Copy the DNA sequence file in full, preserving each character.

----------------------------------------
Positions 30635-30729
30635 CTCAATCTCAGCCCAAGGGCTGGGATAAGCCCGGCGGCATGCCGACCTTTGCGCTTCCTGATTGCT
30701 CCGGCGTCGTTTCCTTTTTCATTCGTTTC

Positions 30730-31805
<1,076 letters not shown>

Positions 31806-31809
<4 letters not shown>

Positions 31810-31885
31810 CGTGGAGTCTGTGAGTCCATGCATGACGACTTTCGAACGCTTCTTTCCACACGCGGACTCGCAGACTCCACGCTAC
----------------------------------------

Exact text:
Positions 30635-30729
30635 CTCAATCTCAGCCCAAGGGCTGGGATAAGCCCGGCGGCATGCCGACCTTTGCGCTTCCTGATTGCT
30701 CCGGCGTCGTTTCCTTTTTCATTCGTTTC

Positions 30730-31805
<1,076 letters not shown>

Positions 31806-31809
<4 letters not shown>

Positions 31810-31885
31810 CGTGGAGTCTGTGAGTCCATGCATGACGACTTTCGAACGCTTCTTTCCACACGCGGACTCGCAGACTCCACGCTAC